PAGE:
iguanas, la barraChildren are fascinated by a visit to the iguanario in La Barra.

Iguanas and more to see at La Barra iguanario

How many visitors to Puerto — or residents, for that matter — are aware that there is an iguanario in La Barra? I didn’t know there was such a thing here until it was proposed that I write about it. When the idea came up that we invite the primary children from the Papalotes school to tour the facility, I immediately accepted the assignment.

You reach Don Galo´s iguanario by crossing the bridge over the Colotepec River, turning to the right and following the main road — there it is on your left. Since the iguanario is run by one single, very passionate family, visitors must call ahead in order to schedule a visit.

Don Galo greets us with a big smile, and the children instantly follow him when he dives in to a small cage where two young iguanas are being held for the visit. One is black and one is green, and Don Galo explains everything about the two different species, what they eat, where they live, shows them the third eye they´ve got on top of the head and even lets the children touch and hold them.

We learn that iguanas are in danger because people chase them down and eat them. When they catch a mother, they also take the eggs and so, little by little, the iguanas may cease to exist. This is why he supports communities that want to have their own iguanario: by insuring the well-being of 50% of the iguanas, another 50% can serve as food.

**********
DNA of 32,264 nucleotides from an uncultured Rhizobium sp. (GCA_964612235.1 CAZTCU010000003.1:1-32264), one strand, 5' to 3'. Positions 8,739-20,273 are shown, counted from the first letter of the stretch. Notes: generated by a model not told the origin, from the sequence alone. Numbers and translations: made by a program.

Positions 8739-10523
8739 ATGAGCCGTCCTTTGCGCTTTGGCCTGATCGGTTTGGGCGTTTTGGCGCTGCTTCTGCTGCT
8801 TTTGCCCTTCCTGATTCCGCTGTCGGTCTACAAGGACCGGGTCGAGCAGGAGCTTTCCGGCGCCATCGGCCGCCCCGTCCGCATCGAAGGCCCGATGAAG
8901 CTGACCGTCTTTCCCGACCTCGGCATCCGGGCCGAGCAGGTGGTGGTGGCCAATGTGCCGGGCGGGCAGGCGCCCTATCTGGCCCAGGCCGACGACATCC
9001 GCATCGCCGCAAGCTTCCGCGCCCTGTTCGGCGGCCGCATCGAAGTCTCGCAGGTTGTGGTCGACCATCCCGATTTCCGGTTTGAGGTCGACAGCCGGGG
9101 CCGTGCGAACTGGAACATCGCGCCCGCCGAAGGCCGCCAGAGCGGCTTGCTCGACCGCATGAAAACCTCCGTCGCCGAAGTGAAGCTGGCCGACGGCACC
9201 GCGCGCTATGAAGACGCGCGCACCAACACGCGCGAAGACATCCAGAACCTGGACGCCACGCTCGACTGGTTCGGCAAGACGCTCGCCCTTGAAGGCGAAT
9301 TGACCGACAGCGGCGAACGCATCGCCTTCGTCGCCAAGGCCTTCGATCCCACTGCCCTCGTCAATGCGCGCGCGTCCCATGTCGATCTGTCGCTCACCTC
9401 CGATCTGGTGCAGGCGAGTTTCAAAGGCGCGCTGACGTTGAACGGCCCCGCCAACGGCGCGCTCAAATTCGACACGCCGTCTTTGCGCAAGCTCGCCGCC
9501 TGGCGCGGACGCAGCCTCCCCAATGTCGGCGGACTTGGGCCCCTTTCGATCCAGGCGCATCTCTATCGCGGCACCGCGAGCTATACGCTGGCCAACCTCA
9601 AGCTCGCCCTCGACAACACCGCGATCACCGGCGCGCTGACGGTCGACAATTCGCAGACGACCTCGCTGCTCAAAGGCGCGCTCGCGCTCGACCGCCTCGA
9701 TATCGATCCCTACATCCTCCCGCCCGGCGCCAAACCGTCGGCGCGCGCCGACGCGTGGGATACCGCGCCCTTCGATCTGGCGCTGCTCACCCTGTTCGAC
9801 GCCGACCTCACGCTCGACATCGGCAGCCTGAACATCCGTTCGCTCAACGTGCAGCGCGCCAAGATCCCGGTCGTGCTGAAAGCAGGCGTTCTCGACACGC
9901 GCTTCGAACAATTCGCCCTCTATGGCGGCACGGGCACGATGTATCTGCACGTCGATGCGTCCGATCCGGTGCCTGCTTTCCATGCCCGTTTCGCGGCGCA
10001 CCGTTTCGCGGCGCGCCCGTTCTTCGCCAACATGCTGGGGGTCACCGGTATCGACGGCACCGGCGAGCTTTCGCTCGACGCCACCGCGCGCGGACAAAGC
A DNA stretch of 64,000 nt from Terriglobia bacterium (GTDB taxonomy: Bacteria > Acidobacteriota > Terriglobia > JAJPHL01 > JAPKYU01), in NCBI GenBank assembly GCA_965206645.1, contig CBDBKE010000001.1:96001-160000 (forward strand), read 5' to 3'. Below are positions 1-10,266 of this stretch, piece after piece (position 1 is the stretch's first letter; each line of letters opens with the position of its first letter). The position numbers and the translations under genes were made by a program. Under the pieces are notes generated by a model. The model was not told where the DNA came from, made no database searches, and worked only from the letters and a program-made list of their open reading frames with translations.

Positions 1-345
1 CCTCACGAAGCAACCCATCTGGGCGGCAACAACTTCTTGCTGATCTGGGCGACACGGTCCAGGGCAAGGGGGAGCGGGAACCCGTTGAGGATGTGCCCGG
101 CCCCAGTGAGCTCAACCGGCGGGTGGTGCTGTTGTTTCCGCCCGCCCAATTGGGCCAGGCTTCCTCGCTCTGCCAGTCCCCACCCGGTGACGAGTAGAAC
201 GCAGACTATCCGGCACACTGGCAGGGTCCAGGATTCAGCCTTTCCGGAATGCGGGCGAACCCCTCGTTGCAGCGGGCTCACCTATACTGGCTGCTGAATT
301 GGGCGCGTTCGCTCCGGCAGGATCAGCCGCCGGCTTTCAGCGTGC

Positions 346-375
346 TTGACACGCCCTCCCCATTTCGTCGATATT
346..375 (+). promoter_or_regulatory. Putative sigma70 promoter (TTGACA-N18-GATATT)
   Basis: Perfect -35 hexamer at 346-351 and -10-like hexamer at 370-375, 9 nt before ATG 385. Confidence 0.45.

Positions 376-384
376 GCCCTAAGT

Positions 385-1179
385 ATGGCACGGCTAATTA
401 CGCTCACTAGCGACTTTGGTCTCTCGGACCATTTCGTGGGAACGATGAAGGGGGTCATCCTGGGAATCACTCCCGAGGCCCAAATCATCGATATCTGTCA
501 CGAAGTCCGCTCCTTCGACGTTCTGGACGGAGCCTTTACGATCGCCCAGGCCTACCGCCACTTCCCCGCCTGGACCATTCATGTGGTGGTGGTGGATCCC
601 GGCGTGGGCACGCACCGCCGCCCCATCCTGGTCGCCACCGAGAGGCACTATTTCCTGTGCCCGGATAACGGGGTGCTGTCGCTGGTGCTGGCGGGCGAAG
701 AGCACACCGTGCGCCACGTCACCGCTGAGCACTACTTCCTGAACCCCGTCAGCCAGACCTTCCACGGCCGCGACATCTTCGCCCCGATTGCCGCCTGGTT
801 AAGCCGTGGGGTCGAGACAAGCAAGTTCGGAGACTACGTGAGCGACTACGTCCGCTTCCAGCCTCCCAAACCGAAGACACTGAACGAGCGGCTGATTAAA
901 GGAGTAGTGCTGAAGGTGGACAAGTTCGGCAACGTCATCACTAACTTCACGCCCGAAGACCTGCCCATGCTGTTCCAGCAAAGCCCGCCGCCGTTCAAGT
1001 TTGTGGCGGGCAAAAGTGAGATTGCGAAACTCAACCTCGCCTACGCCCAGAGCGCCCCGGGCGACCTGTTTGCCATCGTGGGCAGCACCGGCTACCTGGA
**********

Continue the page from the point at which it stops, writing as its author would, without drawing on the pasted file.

Don Galo also has crocodiles, and gets a lot of questions from the children as to how dangerous they are and if they eat people. He assures us they don´t, but also advises the kids never to take their dogs along when they go to the river. Apparently wet furry dogs smell yummy to crocs.

We also find tortoises, boas, rattlesnakes and parrots of all sizes and colors. The project to rescue these animals started in the year 2000, and is kept going through private donations that the family receives, mainly to feed the animals.

Right now the project needs $9,000 MXN to build a house for the parrots, and Don Galo asks us if the kids could help him make donation cans that he could distribute in restaurants and hotels here in Puerto. Who would decline that kind of request?

Since the start, Don Galo and his family have released 5,800 iguanas, 1,256 crocodiles and 40,000 turtles. The iguanario is well worth a visit — for both young and old. It is small and humble, but remember, it exists only because of one family´s strong passion for animals that many reject. And if you spot one of those donation cans, please make a contribution to Don Galo’s parrot house!


• Located in La Barra: to get there from Puerto, cross the Colotepec River and turn right on the main road to La Barra. The iguanario is on the left.

• What to see: iguanas, of course, and crocodiles, turtles, parrots and more.

• To visit: call Don Galo at 954 544 1551.

—Rebecka Koritz

Media credit: Teri Sueiro